Two More “Reds” at Blackwater NWR

(Photos taken at Blackwater NWR, Cambridge, Maryland)

One of my last posts I shared a male Summer Tanager, a gorgeous red bird I photographed at BNWR.

I also captured two more “reds” while at the refuge I wanted to share.

Red #1 – One beauty with distinctive contrasting colors of red, black, and white is the Red-headed Woodpecker.

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Red-headed Woodpecker

 

Both males and females look alike.

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Red-headed Woodpecker

 

How nice that he/she gave a look my way!

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Red-headed Woodpecker

 

Red #2 – Slowly cruisin’ further along the wildlife drive taking photos, we came around a corner, and happened upon a Red Fox walking along the drive, several hundred feet ahead of us.

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Red Fox

 

The Red Fox kept walking so we kept a safe distance and slowly followed.  To be honest, I don’t know if it was actually aware of us yet.

By now, the drive was crossing marshes on both sides.  Coming up to a sharp road curve to the right, the Red Fox came to a stop (as did we), turned, and looked left across the water.

The Red Fox never looked our way.  He has to know we’re sitting there a couple hundred feet away in our black SUV, doesn’t he?

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“Wait, where am I? Something’s not right.  Did I make a wrong turn?”

 

Not taking his eyes off looking across the water, he turned and started heading back towards us.  I slipped back in the car and closed my door enough to not allow a noise, and we sat still while he walked right on past us and continued back down the drive where we had all just come from.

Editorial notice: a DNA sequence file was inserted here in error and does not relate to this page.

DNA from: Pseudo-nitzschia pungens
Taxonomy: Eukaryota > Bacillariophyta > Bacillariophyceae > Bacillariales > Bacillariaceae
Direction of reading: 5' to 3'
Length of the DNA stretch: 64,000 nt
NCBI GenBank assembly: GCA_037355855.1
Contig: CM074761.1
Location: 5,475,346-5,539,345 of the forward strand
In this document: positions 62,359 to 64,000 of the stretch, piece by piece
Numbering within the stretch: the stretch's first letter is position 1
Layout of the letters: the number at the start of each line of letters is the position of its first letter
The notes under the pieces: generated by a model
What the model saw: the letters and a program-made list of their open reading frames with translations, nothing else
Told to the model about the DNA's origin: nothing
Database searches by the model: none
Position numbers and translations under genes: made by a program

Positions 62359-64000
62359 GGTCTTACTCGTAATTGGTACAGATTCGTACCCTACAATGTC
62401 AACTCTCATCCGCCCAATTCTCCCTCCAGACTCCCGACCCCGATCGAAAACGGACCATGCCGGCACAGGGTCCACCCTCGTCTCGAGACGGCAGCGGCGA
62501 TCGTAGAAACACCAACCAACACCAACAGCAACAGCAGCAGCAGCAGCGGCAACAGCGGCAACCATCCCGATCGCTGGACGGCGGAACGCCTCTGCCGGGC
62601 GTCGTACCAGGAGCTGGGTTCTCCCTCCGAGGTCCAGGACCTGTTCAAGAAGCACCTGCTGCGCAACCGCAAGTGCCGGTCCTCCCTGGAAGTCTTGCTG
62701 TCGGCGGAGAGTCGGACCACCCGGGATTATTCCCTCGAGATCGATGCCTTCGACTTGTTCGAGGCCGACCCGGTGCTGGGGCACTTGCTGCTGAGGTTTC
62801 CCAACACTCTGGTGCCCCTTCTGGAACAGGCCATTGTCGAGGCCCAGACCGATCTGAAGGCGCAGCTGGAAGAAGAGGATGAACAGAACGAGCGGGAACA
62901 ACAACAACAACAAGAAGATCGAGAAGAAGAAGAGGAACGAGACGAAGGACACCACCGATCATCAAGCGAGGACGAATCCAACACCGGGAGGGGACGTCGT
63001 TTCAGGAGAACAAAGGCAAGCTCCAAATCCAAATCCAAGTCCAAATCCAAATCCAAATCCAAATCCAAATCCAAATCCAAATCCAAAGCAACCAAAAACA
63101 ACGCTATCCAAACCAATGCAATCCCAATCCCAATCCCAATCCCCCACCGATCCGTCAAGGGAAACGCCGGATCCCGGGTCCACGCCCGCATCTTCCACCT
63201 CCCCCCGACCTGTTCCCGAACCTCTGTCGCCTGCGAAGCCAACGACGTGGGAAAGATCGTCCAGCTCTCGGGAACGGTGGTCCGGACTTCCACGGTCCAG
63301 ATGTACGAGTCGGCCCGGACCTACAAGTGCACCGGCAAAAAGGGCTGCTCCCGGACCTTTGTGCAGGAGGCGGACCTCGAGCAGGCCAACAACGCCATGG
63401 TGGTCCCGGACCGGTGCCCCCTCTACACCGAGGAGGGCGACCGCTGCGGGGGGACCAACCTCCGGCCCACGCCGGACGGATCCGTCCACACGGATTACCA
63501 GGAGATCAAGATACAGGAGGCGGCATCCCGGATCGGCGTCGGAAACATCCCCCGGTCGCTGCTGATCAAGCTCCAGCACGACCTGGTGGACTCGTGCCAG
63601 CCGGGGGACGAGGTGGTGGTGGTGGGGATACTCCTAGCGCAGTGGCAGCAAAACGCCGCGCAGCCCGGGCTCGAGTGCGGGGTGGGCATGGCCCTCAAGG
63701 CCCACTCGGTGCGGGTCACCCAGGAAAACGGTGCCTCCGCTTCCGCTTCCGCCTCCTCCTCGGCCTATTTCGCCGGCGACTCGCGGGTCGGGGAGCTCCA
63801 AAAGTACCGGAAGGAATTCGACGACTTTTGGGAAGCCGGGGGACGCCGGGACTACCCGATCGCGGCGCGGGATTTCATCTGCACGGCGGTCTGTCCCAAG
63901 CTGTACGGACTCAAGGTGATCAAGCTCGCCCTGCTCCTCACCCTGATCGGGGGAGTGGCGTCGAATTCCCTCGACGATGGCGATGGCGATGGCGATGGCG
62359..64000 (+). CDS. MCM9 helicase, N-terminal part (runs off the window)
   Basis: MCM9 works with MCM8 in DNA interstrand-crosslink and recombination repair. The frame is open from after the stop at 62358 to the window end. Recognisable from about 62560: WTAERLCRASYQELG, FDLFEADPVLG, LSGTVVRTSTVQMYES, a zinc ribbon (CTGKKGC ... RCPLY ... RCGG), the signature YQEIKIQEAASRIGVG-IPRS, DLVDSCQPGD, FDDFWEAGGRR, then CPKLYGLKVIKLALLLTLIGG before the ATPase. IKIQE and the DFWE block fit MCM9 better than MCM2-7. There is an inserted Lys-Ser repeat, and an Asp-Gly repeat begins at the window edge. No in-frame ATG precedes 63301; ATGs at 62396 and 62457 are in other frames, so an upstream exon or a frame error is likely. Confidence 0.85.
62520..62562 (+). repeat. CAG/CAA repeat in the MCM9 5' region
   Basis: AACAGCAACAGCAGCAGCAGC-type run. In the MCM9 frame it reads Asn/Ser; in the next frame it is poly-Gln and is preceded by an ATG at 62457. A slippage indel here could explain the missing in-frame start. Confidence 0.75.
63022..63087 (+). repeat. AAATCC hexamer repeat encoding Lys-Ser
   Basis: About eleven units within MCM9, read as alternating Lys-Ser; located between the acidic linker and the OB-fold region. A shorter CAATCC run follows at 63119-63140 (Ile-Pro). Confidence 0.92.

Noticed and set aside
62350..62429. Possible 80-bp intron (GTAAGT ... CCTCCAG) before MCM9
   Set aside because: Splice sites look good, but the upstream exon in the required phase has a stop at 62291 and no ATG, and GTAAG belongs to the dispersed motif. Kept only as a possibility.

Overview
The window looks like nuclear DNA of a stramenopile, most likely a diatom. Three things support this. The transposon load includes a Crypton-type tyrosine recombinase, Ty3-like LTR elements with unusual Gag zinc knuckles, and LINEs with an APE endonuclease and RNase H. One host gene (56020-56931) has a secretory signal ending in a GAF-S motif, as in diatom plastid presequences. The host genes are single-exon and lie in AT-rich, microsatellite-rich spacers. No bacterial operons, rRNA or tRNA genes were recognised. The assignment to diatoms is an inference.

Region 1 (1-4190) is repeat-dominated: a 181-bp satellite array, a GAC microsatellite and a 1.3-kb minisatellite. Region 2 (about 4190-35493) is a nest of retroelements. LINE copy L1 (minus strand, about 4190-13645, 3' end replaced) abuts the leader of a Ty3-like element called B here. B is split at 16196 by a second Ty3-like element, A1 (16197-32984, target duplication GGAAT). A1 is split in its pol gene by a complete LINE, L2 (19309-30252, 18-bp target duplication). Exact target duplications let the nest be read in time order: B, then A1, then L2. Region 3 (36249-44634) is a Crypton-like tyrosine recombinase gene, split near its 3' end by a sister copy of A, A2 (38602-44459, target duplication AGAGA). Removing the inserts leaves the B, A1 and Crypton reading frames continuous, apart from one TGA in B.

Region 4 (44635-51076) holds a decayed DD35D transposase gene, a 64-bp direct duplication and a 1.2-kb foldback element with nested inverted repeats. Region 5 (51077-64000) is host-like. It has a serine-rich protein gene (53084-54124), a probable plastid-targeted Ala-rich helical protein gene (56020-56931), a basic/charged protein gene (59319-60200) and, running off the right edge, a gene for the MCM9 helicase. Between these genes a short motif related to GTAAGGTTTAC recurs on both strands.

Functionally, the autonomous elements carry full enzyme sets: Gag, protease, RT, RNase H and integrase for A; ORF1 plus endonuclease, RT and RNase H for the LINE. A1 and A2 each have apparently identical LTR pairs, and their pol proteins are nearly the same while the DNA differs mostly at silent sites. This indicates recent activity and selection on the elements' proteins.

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“Darn, now I gotta walk nonchalantly past this thing that was following me.
I just won’t look at it, and hopefully it will leave me alone.”

 

Before we had sighted the Red Fox, there was a side road to fields that connects to the wildlife drive, which is where he probably came from, accidentally turning right instead of left, and then finally realizing he was not where he thought or was supposed to be.

We enjoyed the encounter, especially me capturing these best shots to date of the gorgeous Red Fox.

 

47 thoughts on “Two More “Reds” at Blackwater NWR

  1. Thanks for sharing, Donna! We also saw the red headed woodpecker yesterday and a red-bellied woodpecker, as well as a colorful Baltimore Oriole. What a great place that is!

  2. Great captures Donna! Boy…You’ve found a gold mine being close to the Blackwater NWR! Thanks for the post my friend… 🙂

    • Thank you, HJ, and you’re welcome! 🙂 Years ago I drove hours just to go to Blackwater NWR and always loved this refuge. That was one reason we looked to live in this area and be close now. It is a beautiful refuge.

  3. Wow I would love to see a red-headed woodpecker. The fox reminds me of a coyote that I passed on a road. It was not healthy looking which was part of the reason for it’s lack of wariness.

  4. Oh my gosh!!! I’ve never seen that woodpecker. He’s a beauty!

    I’ve fox kits, but at night when it was impossible to get an image. I’ve been longing for a daytime sighting of a fox when I have my camera ready for years! What a fantastic sighting! Both are actually! I’m so excited for you, and am thankful to have found you so I can these images, and read your story about happening upon them.

    • Thank you, Deborah! I think because of their sharp contrasts, the Red-headed Woodpecker is my favorite. That bright red head is just gorgeous. Oh and to see & photograph kits would be so awesome!!

      I appreciate your following me and enjoying my blog, Deborah. I am thankful to follow yours and see your gorgeous images and narrative as well!